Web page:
Helen Zughaib and Elia Zughaib, "Stories My Father Told Me: Memories of a Childhood in Syria and Lebanon" (Cune Press, 2020)

    Helen Zughaib and Elia Zughaib, "Stories My Father Told Me: Memories of a Childhood in Syria and Lebanon" (Cune Press, 2020)

    Family stories are the texture of the human fabric. From every land, from every time, they bring the past to life for young ears.
    In the beginning of the twentieth century, when there were no borders in the Middle East (it was then called la grande Syrie), Elia Zughaib grew up first in Damascus, then in the mountains of Lebanon. In a rural culture, animals and humans work in tandem. Children play in the surrounding fields and streams. Traditional celebrations mark the seasons of the year. When history intervened and Lebanon became a battleground between England and France, his family left their home and applied for asylum in America. The migration began.
    The achievement of Helen Zughaib is to bring these memories to life through art. The book’s 25 paintings appear facing Elia’s stories. He serves as the hakawati, the traditional storyteller. The stories in Stories My Father Told Me: Memories of a Childhood in Syria and Lebanon (Cune Press, 2020) are simply told, but they are not simple. Their power is enormous. Helen’s voice is as powerful as his: geometrical shapes, stunning patterns, fierce colors, and people, people, people, young and old. They are delivering milk, planting olive trees, building bonfires for Eid Al Salib, going to a wedding, drying figs, watching the show box, and learning lessons: about charity and compassion and about blind charity. The good, the glad, the sad, and the wise all inhabit these pages.
    Helen Zughaib’s gouaches are in public and private collections: the White House, the Library of Congress, World Bank, American Embassy in Baghad. She has been a cultural envoy for the U.S. State Department, conducting art workshops in Saudi Arabia and Palestine. Her work has been exhibited internationally and has been presented to heads of state by President Obama and the former Secretary of State Hillary Cinton.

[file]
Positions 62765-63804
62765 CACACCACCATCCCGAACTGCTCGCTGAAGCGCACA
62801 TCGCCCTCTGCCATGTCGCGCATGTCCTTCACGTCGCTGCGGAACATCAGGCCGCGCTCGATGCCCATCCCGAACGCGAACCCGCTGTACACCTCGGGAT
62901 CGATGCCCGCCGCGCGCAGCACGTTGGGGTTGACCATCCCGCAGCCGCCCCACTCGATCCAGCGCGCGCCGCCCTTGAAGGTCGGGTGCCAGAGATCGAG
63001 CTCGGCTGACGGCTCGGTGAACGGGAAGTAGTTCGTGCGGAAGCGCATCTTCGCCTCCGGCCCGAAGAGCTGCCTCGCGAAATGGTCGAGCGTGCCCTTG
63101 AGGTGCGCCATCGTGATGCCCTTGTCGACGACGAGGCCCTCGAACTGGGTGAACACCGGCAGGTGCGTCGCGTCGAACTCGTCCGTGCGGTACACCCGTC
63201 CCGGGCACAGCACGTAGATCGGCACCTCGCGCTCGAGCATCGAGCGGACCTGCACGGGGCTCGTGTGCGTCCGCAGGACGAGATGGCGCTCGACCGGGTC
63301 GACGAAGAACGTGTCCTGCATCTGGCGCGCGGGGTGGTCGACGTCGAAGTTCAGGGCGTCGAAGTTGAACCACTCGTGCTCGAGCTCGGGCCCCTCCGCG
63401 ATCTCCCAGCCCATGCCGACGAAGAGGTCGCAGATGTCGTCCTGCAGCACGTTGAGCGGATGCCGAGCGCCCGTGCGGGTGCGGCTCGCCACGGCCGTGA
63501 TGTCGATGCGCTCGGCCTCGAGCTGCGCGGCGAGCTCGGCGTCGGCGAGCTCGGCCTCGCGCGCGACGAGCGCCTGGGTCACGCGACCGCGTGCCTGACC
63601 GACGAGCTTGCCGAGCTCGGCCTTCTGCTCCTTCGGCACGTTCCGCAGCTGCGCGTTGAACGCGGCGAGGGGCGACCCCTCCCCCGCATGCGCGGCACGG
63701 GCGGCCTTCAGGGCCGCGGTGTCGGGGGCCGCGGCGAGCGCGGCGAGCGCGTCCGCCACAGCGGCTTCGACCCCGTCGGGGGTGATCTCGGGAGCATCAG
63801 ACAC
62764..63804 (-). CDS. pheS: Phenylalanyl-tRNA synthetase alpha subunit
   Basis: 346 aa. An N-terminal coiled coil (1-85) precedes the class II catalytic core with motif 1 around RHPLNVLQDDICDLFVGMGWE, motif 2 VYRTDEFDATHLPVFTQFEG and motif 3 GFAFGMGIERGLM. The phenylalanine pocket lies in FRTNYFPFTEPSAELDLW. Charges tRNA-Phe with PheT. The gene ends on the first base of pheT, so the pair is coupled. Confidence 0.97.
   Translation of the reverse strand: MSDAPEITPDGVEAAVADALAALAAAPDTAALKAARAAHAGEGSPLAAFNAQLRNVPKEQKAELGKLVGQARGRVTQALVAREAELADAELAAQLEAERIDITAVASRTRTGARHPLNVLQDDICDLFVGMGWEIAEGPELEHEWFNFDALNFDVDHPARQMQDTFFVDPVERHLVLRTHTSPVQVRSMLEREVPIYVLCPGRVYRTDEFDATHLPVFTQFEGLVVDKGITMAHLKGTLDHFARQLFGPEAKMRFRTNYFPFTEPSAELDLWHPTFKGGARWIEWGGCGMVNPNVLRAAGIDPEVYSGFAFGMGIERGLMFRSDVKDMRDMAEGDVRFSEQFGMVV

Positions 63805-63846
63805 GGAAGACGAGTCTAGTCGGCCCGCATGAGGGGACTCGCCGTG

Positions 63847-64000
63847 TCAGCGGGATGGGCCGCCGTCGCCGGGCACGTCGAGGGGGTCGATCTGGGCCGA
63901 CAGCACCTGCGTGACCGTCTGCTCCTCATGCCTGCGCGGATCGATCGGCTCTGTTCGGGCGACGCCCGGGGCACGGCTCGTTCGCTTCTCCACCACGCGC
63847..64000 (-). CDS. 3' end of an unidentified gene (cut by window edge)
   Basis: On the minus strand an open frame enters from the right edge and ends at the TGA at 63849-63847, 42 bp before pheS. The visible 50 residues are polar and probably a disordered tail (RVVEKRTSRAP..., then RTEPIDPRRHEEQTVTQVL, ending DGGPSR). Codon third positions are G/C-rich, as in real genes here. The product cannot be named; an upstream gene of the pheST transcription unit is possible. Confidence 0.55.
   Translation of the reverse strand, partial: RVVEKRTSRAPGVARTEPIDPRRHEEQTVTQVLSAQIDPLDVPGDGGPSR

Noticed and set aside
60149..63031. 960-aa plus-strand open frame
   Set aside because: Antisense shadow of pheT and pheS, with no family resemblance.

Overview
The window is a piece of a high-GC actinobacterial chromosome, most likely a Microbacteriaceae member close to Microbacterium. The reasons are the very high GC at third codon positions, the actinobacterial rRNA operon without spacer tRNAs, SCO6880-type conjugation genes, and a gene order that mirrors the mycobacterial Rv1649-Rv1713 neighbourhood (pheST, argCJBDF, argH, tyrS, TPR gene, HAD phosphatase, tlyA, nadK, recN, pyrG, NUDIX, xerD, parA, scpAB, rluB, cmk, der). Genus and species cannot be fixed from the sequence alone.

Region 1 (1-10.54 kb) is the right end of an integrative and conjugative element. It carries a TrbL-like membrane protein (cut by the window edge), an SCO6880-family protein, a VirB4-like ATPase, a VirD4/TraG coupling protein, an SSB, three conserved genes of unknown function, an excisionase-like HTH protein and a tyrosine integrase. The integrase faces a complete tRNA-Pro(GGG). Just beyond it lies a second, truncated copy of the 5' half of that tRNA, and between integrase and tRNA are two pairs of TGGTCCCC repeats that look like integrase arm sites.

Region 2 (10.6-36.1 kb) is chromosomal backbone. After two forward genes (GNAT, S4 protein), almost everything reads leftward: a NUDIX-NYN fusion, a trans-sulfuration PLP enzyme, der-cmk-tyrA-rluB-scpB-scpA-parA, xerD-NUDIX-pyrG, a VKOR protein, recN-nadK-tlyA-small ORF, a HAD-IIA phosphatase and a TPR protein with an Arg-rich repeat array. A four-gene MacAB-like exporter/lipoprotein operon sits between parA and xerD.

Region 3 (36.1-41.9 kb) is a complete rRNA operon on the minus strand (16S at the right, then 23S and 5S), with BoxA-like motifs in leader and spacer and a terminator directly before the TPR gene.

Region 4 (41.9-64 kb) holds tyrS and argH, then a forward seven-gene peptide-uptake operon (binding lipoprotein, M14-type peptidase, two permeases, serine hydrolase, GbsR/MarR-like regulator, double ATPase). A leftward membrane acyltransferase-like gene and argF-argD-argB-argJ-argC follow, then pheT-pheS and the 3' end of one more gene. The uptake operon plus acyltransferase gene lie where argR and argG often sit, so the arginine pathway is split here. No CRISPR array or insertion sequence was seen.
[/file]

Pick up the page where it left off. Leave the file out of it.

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    • 58 min
    Richard C. Jankowsky, "Ambient Sufism: Ritual Niches and the Social Work of Musical Form" (U Chicago Press, 2021)

    Richard C. Jankowsky, "Ambient Sufism: Ritual Niches and the Social Work of Musical Form" (U Chicago Press, 2021)

    Ambient Sufism: Ritual Niches and the Social Work of Musical Form (University of Chicago Press, 2021) by Richard C. Jankowsky (an Associate Professor of music at Tufts University) is a rich ethnographic study of the sonic and ritual landscapes of complex religious communities in Tunisia. Using theoretical approaches of ethnomusicology that attends to questions and patterns of form, texture, and intensification of the soundscapes, along with the consideration of the uses of various instruments, such as during trance, Stambeli, and dhikr, the study illuminates the role of women, racial, and religious minorities in shaping the ritual musical landscape of the region. The book includes case studies on women's and men's Sufi orders, Jewish and Black Tunisian healing practices, and popular music across diverse socio-economic classes as a prism to consider the social work of ritual music. Jankowsky concludes with a critical discussion of the popularization of Sufi ritual music in mass-mediated staged spectacles and the ambiguous roles of these concerts. Conceptually, then, "ambient Sufism" illuminates diverse and adjacent ritual practices that serve as a musical, social, and devotional-therapeutic niche which exists within a broader ecology of practices that orbit the life and legacies of saints, especially Sufis. This book will be of interest to those who think and write on ethnomusicology, anthropology, Islamic and religious studies, and North African studies, while its accompanying website will be a great resource for those who teach on this topic.